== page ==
Being jealous doesn’t serve your career goals. I used to always concentrate on things I “didn’t get” — and I would also be stressed about other people getting things. When you are focused on what OTHER people are getting — you aren’t focused on your own career and your own craft. I needed to put that first.

    To learn to manage my finances better. I spent so much time mis-managing my own money that I was constantly in panic mode as to whether I would be able to pay my rent or phone bill. I wish I had better prepared for jumping into a creative career and had known more about managing finances.

    How much personal sacrifice would go into the career of stand-up comedy. You make sacrifices to family, friends, and more. You have to be willing to sacrifice that time, to miss holidays, birthdays, anniversaries — opportunities you don’t get back, in service of yourself and your goals.

    How hard it is to juggle personal relationships and family relationships while being a touring comedian — I feel like I’m playing “life Tetris” and wanting to give people attention when they are also in a time of need. The mental space that can get taken up by thinking and caring about other people issues is a lot and you want to find the time to be present for them, but not at my own detriment. Finding that balance is hard. -Gina Brillon

    Do your best

    1. “Do your best and forget the rest.” I love this line by Tony Horton. It’s so easy to compare yourself to others who are already successful or wish you could be like them. But the fact is, we need to focus on doing our best, cause that is what’s going to help us reach our goal.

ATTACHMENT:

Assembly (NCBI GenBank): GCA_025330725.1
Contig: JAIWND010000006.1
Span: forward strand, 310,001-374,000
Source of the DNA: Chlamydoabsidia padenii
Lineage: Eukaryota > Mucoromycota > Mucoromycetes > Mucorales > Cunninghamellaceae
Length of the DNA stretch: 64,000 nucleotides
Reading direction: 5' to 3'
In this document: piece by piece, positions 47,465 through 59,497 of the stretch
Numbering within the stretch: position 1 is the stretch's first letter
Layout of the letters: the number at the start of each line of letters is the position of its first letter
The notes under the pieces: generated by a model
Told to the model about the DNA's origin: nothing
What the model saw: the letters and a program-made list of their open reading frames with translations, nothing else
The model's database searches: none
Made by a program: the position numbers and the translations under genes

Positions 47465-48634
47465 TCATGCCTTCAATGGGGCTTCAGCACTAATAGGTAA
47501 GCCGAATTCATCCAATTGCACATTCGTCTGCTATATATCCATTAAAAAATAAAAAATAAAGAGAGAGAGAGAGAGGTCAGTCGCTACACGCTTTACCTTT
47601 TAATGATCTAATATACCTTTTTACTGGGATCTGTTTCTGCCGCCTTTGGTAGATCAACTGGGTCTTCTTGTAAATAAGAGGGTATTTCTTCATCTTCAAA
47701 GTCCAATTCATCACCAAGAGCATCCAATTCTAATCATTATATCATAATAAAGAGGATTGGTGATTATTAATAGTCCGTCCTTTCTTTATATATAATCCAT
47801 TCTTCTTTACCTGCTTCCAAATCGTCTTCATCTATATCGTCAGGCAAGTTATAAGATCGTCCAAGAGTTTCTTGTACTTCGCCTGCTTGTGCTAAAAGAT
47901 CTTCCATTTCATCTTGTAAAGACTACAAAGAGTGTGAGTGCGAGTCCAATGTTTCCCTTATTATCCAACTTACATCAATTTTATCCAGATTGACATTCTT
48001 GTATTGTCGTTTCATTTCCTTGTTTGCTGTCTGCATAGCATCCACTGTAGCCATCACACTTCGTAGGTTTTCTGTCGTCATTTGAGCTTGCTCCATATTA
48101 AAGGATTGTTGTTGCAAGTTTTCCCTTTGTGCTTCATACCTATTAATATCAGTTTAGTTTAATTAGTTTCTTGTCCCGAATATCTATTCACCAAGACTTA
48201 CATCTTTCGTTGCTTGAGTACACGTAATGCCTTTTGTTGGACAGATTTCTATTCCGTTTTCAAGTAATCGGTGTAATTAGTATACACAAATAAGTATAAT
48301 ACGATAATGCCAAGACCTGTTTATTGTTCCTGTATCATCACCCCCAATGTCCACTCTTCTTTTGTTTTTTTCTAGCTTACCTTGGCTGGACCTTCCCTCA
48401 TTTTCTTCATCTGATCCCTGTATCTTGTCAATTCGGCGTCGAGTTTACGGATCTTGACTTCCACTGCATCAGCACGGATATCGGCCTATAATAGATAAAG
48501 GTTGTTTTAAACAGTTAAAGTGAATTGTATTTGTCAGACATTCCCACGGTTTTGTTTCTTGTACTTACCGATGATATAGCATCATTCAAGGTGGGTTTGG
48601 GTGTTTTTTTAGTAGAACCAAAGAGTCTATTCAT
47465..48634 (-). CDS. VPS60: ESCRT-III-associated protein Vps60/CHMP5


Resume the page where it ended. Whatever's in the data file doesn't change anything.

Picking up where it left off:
2. “If God called you to it, He’s going to see you through it.” Sarah Jakes Roberts said that, and I love it! There were so many times in my life where I was scared that I wasn’t good enough. Thinking things like, “Who am I?” to do this. My faith in God has helped me through those times.

    3. You are the only expert at being you. In other words, don’t try to be someone else. Embrace who you uniquely are and let yourself shine.

    4. Embrace where you are and accept it. I remember when I started my first job, I was out to prove myself to the people I worked with. But the fact is, I was just a beginner. And, recognizing that and letting people know that will get you farther in life.

    5. Double check before you erase footage. Because if I did that…I would’ve had the video of Ryan Reynolds and Matthew Perry. Lol - Patricia Kelikani

    Be patient